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Jonathan Wilson – Fanfare

Jonathan Wilson has been very industrious of late not least producing tracks on the epic new album by Roy Harper Man & Myth . He must be an expert on time management since this new album Fanfare is a long 13 track affair like his last album 2011’s Gentle Spirit . That was a very personal outing with a Laurel Canyon vibe that produced a mix of sheer brilliance but also some songs which slipped badly into seventies pastiche. Fanfare addresses these issues and is the fully-fledged complete album that Wilson has been threatening to make standing easily as one of the best of 2013.

The songs are stronger, the production is tighter plus the musical feast on offer far more tasty and lavish. It starts with the superb seven minute title track. This is classic songwriting, echoing the vibe contained on Dennis Wilson’s masterpiece ‘Pacific Ocean Blue’. It is a multi layered mini epic with Wilson hushed vocals playing out over soft piano, dramatic orchestration and even some free form jazz. Next up ‘Dear Friend’ shows that Wilson has profitably studied Pink Floyd with the reverb laden guitar solo half way through partly hewn from Mount Gilmour . The great factor about Wilson however is while he does not disguise his influences he does not become overwhelmed by them. Guesting on the album are California luminaries like Jackson Browne , David Crosby and Graham Nash and it would be easy to imagining Crosby in his prime covering the complex acoustics of ‘Her hair is growing long’. Other songs like ‘Future Vision’ echo John Lennon and the straightforward ‘Love to Love’ recalls the Eagles .

Standouts are many. The lovely alt country of ‘Moses Pain’ is top notch while the superb acoustic strum of ‘Cecil Taylor’ is haunting, reflective and immediately addictive. The rolling ‘Desert trip’ is pure California and you can almost feel the heat of the sun going down over a hot tarmac road. The sounds of Crazy Horse infused ‘Illumination’ is a sterling tough rocking workout which drifts into a funkier psychedelic vibe as it draws to a close. The song ‘New Mexico’ shows that while Wilson knows his influences he is also pushing forward the template of classic American Rock integrating funk, folk and rock plus infusing it with fluttering flutes which begs why in rock Ian Anderson seems to have solely collared this instrument. This reviewer is still uncertain about the choice of ‘Fazon’ by San Francisco rockers Sopwith Camel as the one cover on the album but no doubts exist on the track ‘Lovestrong’. Wilson throws the musical kitchen sink into this starting sounding like a slow Randy Newman piano ballad but mutating into a funky guitar work out. By any standards there are ideas to spare on this album and eclectic innovation in abundance.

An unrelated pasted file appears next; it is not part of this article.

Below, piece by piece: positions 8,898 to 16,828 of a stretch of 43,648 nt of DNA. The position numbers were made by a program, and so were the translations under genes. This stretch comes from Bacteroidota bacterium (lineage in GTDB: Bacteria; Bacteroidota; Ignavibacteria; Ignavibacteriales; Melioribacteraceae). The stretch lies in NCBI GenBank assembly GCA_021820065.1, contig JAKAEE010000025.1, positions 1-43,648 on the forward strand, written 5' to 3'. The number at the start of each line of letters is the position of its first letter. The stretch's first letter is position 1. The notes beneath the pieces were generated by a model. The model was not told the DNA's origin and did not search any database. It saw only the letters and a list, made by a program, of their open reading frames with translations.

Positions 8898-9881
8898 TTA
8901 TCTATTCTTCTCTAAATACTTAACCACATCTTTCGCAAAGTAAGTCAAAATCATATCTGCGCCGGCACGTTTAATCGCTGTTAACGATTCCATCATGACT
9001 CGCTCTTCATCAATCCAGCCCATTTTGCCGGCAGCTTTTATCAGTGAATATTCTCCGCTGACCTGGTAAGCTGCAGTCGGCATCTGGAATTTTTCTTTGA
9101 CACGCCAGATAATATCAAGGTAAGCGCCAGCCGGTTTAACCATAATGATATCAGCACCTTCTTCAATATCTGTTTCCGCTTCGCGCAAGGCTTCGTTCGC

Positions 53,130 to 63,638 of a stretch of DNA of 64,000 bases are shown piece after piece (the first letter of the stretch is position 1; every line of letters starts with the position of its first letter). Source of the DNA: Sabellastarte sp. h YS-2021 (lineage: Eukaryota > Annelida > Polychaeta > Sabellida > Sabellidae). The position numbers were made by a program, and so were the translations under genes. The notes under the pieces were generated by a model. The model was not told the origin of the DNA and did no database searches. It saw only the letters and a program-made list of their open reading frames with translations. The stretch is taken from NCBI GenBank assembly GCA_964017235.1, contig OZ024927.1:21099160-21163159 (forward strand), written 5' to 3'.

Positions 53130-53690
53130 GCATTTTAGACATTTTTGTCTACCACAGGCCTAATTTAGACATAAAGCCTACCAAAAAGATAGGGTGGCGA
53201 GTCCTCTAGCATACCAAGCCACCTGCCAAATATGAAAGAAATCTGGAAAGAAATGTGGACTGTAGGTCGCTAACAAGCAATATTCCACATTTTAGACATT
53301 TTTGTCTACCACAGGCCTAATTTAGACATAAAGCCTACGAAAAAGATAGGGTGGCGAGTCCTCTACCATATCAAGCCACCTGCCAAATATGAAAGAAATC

Jonathan Wilson has created a true wonder with Fanfare . It is much tougher and fuller album than Gentle Spirit and gains from stripping back the hippie infused ethic of the former. That the album is populated with so many influences and styles is to Wilson’s considerable merit. The musicianship throughout is of first class honours degree standard and despite its length it is an album that engages and grips throughout its duration. Wilson draws it to conclusion with the hypnotic ‘All the way down’ by which time you know that you have listened to something very special and look forward to the reprise.

The purpose of a Fanfare is to herald something very important and in making this album Jonathan Wilson has fully met that criteria.

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